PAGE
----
The characters are a lot of fun. If you’ve read Manifestation, you’ll be familiar with some of these characters, particularly Gabby Palladino and Tock Zipporah. But there’s some new characters as well, like Jaden Farrell, my telepath. She’s a very different type of character to write. As a telepath, she’s very in-tune with other people’s thoughts and emotions. Her ability to contact people across distances with her telepathy allows me to bring distant characters into the same scene, without needing to use scene breaks to move back and forth between locations. It’s also interesting to explore telepathy as a type of magic. Magic is a very big part of my series, and each character’s abilities are unique. I’m having a lot of fun considering how a telepath will use her powers to overcome various obstacles, such as evading enemies, defending against magical attacks, or defeating magically animated living war machines.

I’ve also got another new character, Aeldra Dekara, the druid. I’ve mentioned her on the blog before, because she was in book five, Possession. I haven’t even gotten the chance to really delve into her capabilities yet, because my plans for her come into play in the second half of the book. But she’ll have a whole new set of magic to explore, melding healing powers, plant manipulation, earth magic, and cybernetic capabilities. She’s extremely versatile and has the potential to become quite powerful. She’s also a blast to write because she has a snarky attitude and she won’t take shit from anyone.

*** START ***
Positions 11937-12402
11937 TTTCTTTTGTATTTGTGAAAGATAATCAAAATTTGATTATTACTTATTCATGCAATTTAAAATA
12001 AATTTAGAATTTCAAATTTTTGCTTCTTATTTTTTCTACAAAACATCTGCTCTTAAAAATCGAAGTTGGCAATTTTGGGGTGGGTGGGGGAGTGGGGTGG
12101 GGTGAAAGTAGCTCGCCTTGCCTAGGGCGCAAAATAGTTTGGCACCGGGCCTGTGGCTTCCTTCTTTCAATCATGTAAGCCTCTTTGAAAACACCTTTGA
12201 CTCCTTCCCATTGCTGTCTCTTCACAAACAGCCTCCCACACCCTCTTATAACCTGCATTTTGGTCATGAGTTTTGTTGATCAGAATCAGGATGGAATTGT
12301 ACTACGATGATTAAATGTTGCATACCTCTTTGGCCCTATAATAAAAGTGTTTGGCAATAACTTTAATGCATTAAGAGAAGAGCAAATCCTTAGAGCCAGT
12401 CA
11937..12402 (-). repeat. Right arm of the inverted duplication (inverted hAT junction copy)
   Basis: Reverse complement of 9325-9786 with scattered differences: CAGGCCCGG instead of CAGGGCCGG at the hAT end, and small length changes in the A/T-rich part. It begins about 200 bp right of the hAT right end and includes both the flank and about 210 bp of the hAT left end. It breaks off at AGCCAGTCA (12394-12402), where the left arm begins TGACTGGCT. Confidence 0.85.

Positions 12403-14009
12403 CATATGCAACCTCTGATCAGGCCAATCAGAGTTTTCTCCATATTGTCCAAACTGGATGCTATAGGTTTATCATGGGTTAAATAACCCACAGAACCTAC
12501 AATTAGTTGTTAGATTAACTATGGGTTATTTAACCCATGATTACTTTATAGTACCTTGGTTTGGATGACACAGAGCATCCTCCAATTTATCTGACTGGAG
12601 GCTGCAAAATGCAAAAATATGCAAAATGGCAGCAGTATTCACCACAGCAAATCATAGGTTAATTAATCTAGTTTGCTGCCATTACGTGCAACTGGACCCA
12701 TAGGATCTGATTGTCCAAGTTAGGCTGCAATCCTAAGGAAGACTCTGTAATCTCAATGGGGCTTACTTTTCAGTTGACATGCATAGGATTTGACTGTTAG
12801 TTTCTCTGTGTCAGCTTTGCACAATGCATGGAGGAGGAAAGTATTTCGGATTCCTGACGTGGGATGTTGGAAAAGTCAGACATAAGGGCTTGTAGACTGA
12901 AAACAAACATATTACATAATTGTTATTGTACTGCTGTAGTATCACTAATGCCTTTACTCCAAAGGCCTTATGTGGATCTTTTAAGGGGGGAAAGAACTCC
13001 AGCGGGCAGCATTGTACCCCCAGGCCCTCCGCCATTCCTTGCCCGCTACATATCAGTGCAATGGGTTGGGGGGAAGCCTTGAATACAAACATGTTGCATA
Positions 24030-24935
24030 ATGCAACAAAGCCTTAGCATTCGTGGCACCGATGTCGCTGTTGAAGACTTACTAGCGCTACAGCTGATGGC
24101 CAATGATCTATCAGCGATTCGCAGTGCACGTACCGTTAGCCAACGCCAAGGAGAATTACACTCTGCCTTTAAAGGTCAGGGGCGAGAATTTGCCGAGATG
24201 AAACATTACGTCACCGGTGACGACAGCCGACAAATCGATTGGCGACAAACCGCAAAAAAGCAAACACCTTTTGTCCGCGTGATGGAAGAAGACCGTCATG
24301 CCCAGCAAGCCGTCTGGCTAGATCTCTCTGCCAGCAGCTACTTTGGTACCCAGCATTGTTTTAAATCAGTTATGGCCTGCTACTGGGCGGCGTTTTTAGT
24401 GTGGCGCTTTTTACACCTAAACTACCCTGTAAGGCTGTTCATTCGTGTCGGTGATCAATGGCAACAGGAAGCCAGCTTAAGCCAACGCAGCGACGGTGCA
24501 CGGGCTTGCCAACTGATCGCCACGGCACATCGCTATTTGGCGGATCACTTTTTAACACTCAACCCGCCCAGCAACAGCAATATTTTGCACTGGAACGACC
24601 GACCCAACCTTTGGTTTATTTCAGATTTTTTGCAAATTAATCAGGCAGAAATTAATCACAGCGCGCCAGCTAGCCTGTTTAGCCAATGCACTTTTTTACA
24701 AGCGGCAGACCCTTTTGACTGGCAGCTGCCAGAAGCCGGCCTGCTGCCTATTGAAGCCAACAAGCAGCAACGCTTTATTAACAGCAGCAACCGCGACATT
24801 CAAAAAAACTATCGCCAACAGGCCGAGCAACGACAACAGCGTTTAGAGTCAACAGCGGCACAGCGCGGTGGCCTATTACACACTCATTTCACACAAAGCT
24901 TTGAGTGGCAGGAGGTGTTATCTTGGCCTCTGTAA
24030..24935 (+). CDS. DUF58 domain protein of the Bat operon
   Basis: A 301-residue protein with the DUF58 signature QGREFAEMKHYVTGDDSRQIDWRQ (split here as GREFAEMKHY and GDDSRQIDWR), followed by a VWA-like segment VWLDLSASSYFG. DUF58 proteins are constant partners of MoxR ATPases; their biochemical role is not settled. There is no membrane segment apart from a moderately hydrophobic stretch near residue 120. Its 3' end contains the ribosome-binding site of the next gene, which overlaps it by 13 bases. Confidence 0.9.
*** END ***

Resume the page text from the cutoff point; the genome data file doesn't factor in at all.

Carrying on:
I don’t know quite what will happen in the next few days. If I keep going at my current rate, I might finish this book by around November 20th. Or I might crash and burn. Either way, it should be fun, right?

If you’re also working on #NaNoWriMo, I wish you the best of luck. But I don’t recommend staying up all night in a daze, writing until you drop. It’s neither healthy nor wise. But I’ve never claimed to be wise.

mani_promoManifestation is available on:

Createspace in paperback

and Amazon in ebook and paperback.


Cutting like a Samurai

Most writers are familiar with the phrase “kill your darlings.” To non-writers, this can sound like some kind of cruel joke. Writers know, however, that it means sometimes you need to kill your best words, paragraphs, scenes, or even whole chapters, all in the name of the almighty plot.

Natalie Goldberg may have said it best in her book Writing Down the Bones. The book is filled with advice on the writing process and the psychology of being a writer. In one chapter, she compares the revision process to a battle as a samurai warrior:

“There should be no place in your writing for the ego to manipulate things the way it wants and to become picky. Instead, when you go over your work, become a Samurai, a great warrior with the courage to cut out anything that is not present. Like a Samurai with an empty mind who cuts his opponents in half, be willing to not be sentimental about your writing when you reread it. Look at it with a clear, piercing mind.”

The part about not being “sentimental” is the most important thing to keep in mind when killing your darlings. Sometimes a cut is easy, such as when a chapter is meandering, boring, or pointless to the plot. Other times, however, a cut is much harder. You might have a beautiful, riveting scene, one that makes you cry every time you read it. Yet if that scene isn’t crucial to the story and doesn’t fit in the overall plot, it needs to go.